The long-term goal of an incoming government might be to codify these principles in some form of special administration regime for higher education, akin to the regime in place for further education colleges, which would help on the governance front. However, in terms of immediate actions, we think much comes down to developing the role of OfS, or an alternative body, to support institutions in a financial predicament and a great deal could be achieved through the time-honoured tradition of an issuing of a guidance letter from the desk of the Secretary of State setting out the role of the regulator and any additional body (combined for ease in the below as “the regulator”), in these cases.

What the guidance could include

Instructing the regulator to prioritise its due regard to its duties on (for example) promoting choice and opportunity for students, value for money, equality of opportunity for access and participation and stating plainly that none of these are best served by allowing a disorderly market exit.

Highlighting that there is no pre-eminent factor among the list of matters to which the OfS is to have regard as set out in section 2 of the Higher Education and Research Act 2017. This would protect the interests of students without ignoring research activities, the interests of the local community, and the sector as a whole.

Setting out that the regulator is to be guided in its work with the institution by what it can most usefully do to help develop a credible transformation plan or plan for an orderly market exit.

Instructing the regulator to be guided in its actions by what is most likely to contribute to the long term sustainability of an institution and to listen to the needs of the institution, rather than stick to its own internal timetables and narrow preoccupations.

Setting out the options an institution might feasibly consider to ensure an orderly market exit such as a strategic sale of assets, acquisition or merger, closure of departments, divesting of partnerships etc, and require the regulator to engage in preparatory work to explore what additional support would be needed to enable these measures to be taken – for example, fast-tracking degree awarding powers for new providers formed out of mergers and the creation of a sector-wide body to facilitate the transfer of students to a different provider.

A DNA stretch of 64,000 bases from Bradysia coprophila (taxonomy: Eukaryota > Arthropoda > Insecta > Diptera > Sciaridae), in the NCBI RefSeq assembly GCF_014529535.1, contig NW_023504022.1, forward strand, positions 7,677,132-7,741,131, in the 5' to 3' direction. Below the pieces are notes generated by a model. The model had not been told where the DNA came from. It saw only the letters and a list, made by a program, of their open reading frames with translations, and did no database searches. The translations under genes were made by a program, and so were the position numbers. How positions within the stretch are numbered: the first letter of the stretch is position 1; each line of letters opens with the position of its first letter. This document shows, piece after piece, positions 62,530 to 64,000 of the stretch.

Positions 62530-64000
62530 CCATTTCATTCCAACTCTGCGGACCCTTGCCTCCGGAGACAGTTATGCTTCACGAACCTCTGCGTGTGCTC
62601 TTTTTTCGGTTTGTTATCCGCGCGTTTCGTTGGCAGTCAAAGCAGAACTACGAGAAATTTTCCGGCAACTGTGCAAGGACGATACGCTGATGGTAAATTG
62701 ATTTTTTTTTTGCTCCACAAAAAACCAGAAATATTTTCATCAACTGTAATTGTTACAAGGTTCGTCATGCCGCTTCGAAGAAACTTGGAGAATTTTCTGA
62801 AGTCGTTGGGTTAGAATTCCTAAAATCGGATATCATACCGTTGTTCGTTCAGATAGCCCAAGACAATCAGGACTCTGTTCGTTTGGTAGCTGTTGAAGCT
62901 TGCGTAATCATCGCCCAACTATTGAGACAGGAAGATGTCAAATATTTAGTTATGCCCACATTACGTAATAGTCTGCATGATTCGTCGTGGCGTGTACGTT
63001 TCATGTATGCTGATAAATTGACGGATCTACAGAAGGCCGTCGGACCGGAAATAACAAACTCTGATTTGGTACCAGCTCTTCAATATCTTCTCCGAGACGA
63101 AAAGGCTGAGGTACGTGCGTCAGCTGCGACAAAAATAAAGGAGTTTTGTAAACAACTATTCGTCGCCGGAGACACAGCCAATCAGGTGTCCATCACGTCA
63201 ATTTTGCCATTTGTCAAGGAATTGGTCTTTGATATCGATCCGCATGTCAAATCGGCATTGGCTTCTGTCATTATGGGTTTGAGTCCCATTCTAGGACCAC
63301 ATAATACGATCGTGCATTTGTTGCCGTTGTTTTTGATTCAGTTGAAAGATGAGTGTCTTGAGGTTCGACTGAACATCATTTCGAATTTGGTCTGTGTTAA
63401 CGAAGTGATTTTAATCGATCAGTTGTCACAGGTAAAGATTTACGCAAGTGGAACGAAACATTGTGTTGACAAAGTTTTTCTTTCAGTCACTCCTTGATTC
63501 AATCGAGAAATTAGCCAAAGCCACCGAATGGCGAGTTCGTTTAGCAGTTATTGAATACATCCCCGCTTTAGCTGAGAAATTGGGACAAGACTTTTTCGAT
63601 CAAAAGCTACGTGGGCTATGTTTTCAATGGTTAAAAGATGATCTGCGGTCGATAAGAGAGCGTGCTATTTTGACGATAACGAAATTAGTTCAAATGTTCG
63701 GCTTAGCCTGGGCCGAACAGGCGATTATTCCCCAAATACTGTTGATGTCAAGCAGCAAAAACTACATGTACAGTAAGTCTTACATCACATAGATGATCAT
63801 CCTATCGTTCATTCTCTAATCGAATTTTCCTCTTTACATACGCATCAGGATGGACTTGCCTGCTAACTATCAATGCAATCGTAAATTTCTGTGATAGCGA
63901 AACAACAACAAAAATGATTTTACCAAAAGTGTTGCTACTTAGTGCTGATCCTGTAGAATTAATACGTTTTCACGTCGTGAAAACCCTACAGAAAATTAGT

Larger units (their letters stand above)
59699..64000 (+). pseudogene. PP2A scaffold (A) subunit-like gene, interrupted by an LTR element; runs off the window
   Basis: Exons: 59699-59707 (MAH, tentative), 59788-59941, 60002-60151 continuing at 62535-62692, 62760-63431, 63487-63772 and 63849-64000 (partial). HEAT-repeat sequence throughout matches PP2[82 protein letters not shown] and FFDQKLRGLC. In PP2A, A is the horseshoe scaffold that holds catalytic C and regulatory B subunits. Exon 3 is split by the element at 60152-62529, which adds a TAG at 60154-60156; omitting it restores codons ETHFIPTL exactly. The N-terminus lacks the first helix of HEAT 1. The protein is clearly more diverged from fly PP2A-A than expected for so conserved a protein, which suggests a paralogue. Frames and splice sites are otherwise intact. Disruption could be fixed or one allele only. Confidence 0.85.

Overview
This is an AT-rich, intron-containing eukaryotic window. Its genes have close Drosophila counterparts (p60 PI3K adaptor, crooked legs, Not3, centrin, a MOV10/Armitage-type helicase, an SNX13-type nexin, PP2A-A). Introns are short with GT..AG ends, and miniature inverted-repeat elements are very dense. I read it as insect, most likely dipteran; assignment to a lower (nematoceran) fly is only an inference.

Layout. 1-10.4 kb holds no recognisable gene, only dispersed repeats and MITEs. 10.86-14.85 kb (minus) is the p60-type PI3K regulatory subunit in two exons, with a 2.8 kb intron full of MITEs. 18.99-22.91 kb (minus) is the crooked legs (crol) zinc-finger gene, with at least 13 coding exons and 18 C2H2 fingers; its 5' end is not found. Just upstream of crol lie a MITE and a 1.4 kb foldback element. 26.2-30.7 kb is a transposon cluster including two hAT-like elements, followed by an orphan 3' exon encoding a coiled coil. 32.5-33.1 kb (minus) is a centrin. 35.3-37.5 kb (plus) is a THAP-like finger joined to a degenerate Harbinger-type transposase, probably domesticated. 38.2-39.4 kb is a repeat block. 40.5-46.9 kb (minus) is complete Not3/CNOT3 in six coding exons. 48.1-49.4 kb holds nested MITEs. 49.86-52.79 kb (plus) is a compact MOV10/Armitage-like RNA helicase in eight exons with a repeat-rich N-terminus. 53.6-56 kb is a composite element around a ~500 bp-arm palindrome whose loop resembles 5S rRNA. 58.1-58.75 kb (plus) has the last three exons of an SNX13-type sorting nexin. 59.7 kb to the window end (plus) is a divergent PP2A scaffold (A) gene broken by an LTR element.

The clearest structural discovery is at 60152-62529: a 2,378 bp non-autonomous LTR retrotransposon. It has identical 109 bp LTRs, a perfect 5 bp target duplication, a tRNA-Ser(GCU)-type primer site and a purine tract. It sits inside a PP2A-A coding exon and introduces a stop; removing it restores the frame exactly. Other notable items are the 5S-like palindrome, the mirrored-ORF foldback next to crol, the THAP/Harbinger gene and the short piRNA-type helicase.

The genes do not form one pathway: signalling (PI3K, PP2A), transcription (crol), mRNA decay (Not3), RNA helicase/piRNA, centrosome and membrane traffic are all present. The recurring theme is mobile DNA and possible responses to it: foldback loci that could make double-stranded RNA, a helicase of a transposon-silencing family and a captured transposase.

Signalling that the Department for Education may ultimately need to play a role in deciding whether, for example, to provide a bridging loan or to direct the reprofiling of student loan funding to enable an institution to move towards financial sustainability, and the broad considerations that would need to be taken into account when deciding whether to make such a thing available (these would be likely to include strategic importance of the institution in regional economies and public sector skills pipelines, and areas of research specialism, for example).

What would change

The very existence of such guidance would do a number of things. It would give a clear role to the regulator, which would put it in a more secure position to make sensible choices in what is, for the whole sector, fairly uncharted territory. It would also give institutions a steer on what they should expect from the regulator and government in these situations as lenders gain clarity over what they are being asked to do to support the sector.

The guidance will provide the beginnings of a much needed framework to help the sector rebuild itself. Because it retains the possibility of an orderly market exit as an ultimate solution, it avoids moral hazard, the danger that providers take more risk if they are protected against it.

It doesn’t answer the question of the longer-term structure to sustain the sector or how to foster closer institutional collaboration, or whether the OfS, as currently constituted, has the right powers to steward the higher education sector into the coming decade. But it does help to create the conditions for those questions to be answered in the fullness of time.